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Tumor volume is a better predictor of post-operative wound complications compared to tumor size in soft tissue sarcomas of the proximal lower extremity. Clin Sarcoma Res 2016;6:1

Date

02/26/2016

Pubmed ID

26909140

Pubmed Central ID

PMC4763425

DOI

10.1186/s13569-016-0041-7

Abstract

BACKGROUND: Wide local excision with or without radiation therapy (RT) and chemotherapy is widely accepted as appropriate management for soft tissue sarcomas (STS) of the extremity. Although survival and local control rates are comparable to amputation, post-operative wound complications (WC) following limb salvage can result in significant morbidity for the patient. Certain risk factors such as location, pre-operative RT, and age have been shown to increase the risk of WCs. Somewhat surprisingly, size has not consistently been shown to impact WC rates. The goal of this study is to assess whether tumor volume, as opposed to the traditional measurement of the largest dimension in one plane, correlates with the development of post-operative WCs.

METHODS: Between 2000 and 2013, 81 patients with STS of the proximal lower extremity, buttock and pelvis were retrospectively identified from our prospective database. We reviewed the impact of patient, tumor, and treatment variables on postoperative WC. Predictors for WC were evaluated using the Fisher exact test for univariate analysis and logistic regression for multivariate analysis. Tumor volume was determined using the medical image merge (MIM) (®) software program (version 6.5.4, MIM Software, Cleveland, OH). Tumor size (diameter) was determined the historical way of measuring the widest dimension on the sagittal, coronal, and axial planes from the MRI scan at midplane.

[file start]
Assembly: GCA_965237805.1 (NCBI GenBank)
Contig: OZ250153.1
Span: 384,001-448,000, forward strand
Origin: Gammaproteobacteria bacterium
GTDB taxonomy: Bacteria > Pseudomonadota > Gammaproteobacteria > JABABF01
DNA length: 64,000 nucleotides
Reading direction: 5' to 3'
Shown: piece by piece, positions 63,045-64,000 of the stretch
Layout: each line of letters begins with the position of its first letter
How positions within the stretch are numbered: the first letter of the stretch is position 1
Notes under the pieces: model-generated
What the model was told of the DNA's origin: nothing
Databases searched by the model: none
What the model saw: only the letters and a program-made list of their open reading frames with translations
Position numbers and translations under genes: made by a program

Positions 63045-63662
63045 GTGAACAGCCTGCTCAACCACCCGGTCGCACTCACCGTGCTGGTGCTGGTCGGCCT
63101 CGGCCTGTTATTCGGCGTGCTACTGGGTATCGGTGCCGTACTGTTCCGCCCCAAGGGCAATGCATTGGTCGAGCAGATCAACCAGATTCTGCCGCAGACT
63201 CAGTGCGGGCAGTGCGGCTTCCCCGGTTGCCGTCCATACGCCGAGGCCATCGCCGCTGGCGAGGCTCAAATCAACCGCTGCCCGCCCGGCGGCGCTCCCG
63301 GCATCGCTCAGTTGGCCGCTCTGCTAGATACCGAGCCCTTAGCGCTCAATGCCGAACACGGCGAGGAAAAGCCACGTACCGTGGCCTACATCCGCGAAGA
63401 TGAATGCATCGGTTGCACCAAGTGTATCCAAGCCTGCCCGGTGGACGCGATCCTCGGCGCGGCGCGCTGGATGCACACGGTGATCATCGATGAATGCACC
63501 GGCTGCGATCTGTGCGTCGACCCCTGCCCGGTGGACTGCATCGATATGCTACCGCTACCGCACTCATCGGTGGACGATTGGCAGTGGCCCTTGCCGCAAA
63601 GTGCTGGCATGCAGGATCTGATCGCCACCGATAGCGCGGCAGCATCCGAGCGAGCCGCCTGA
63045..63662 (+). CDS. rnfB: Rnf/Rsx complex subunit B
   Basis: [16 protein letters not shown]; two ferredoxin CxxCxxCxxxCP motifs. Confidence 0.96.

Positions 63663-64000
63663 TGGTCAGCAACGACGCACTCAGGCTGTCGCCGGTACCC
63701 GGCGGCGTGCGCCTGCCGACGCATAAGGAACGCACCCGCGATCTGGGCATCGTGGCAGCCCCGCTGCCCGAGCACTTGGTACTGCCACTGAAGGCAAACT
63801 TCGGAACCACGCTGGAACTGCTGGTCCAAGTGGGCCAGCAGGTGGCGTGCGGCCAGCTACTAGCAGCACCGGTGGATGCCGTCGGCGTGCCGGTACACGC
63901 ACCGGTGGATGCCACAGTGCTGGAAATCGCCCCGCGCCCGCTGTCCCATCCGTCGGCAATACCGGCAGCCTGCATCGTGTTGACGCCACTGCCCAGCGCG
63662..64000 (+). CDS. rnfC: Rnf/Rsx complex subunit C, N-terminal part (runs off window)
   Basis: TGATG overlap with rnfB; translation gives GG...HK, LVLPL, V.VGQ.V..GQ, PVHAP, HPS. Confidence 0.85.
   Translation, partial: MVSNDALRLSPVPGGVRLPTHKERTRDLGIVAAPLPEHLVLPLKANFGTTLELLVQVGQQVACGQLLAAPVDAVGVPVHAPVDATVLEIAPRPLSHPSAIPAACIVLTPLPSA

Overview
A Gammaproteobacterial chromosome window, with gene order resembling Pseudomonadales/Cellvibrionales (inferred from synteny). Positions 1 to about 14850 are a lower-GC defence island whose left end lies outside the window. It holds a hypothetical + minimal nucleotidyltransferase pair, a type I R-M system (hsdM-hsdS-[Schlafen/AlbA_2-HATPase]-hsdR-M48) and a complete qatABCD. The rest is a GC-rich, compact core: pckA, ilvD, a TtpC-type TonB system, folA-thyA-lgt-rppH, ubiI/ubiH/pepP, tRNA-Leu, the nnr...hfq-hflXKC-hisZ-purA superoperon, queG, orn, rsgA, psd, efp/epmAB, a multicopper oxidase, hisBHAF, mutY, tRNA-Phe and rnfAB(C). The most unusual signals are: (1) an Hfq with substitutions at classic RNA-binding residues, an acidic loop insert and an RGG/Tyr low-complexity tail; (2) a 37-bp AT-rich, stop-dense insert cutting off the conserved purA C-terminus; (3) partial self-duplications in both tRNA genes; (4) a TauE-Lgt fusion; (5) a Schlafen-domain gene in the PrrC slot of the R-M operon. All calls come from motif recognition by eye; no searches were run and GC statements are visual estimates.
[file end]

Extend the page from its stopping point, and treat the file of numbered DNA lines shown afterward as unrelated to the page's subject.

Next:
RESULTS: The overall WC rate within 6 months of tumor resection was 32 %. WC were more likely to occur with larger tumor volumes (p = 0.015), although not with tumor diameters ≥10 cm (p = 0.55). Neither volume of subcutaneous fat (p = 0.34) or depth of the subcutaneous fat layer (p = 0.82) significantly impacted WC rates. Tumor proximity to skin surface also did not significantly impact WC risk (p = 0.73).

CONCLUSIONS: Increase in tumor volume led to a higher risk of post-operative WCs. Assessing tumor volume may allow clinicians to better counsel patients on their risk of post-operative WCs. Tumor volume, as opposed to size alone, should be considered in future sarcoma outcome studies.

Author List

Ziegele M, King DM, Bedi M

Authors

Manpreet Bedi MD, MS Associate Professor in the Radiation Oncology department at Medical College of Wisconsin
David M. King MD Chair, Professor in the Orthopaedic Surgery department at Medical College of Wisconsin